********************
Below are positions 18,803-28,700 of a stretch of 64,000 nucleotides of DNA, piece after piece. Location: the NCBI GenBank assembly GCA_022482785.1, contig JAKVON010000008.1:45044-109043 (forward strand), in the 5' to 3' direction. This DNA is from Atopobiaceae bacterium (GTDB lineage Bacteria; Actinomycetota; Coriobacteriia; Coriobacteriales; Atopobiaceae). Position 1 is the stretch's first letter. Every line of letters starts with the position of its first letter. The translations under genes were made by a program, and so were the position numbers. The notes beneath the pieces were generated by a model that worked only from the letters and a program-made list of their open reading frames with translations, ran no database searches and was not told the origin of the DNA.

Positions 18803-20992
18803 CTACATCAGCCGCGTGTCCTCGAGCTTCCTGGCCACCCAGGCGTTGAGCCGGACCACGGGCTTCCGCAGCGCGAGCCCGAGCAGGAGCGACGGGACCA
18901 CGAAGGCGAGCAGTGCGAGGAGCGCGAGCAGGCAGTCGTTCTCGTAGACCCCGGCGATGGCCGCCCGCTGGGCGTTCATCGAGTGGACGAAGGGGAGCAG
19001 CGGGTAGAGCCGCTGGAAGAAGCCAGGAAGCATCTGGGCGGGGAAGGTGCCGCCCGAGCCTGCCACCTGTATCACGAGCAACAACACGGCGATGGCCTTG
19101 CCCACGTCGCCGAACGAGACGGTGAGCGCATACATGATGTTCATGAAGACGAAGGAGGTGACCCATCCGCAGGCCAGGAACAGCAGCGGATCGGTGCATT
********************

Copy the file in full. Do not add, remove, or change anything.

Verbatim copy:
Below are positions 18,803-28,700 of a stretch of 64,000 nucleotides of DNA, piece after piece. Location: the NCBI GenBank assembly GCA_022482785.1, contig JAKVON010000008.1:45044-109043 (forward strand), in the 5' to 3' direction. This DNA is from Atopobiaceae bacterium (GTDB lineage Bacteria; Actinomycetota; Coriobacteriia; Coriobacteriales; Atopobiaceae). Position 1 is the stretch's first letter. Every line of letters starts with the position of its first letter. The translations under genes were made by a program, and so were the position numbers. The notes beneath the pieces were generated by a model that worked only from the letters and a program-made list of their open reading frames with translations, ran no database searches and was not told the origin of the DNA.

Positions 18803-20992
18803 CTACATCAGCCGCGTGTCCTCGAGCTTCCTGGCCACCCAGGCGTTGAGCCGGACCACGGGCTTCCGCAGCGCGAGCCCGAGCAGGAGCGACGGGACCA
18901 CGAAGGCGAGCAGTGCGAGGAGCGCGAGCAGGCAGTCGTTCTCGTAGACCCCGGCGATGGCCGCCCGCTGGGCGTTCATCGAGTGGACGAAGGGGAGCAG
19001 CGGGTAGAGCCGCTGGAAGAAGCCAGGAAGCATCTGGGCGGGGAAGGTGCCGCCCGAGCCTGCCACCTGTATCACGAGCAACAACACGGCGATGGCCTTG
19101 CCCACGTCGCCGAACGAGACGGTGAGCGCATACATGATGTTCATGAAGACGAAGGAGGTGACCCATCCGCAGGCCAGGAACAGCAGCGGATCGGTGCATT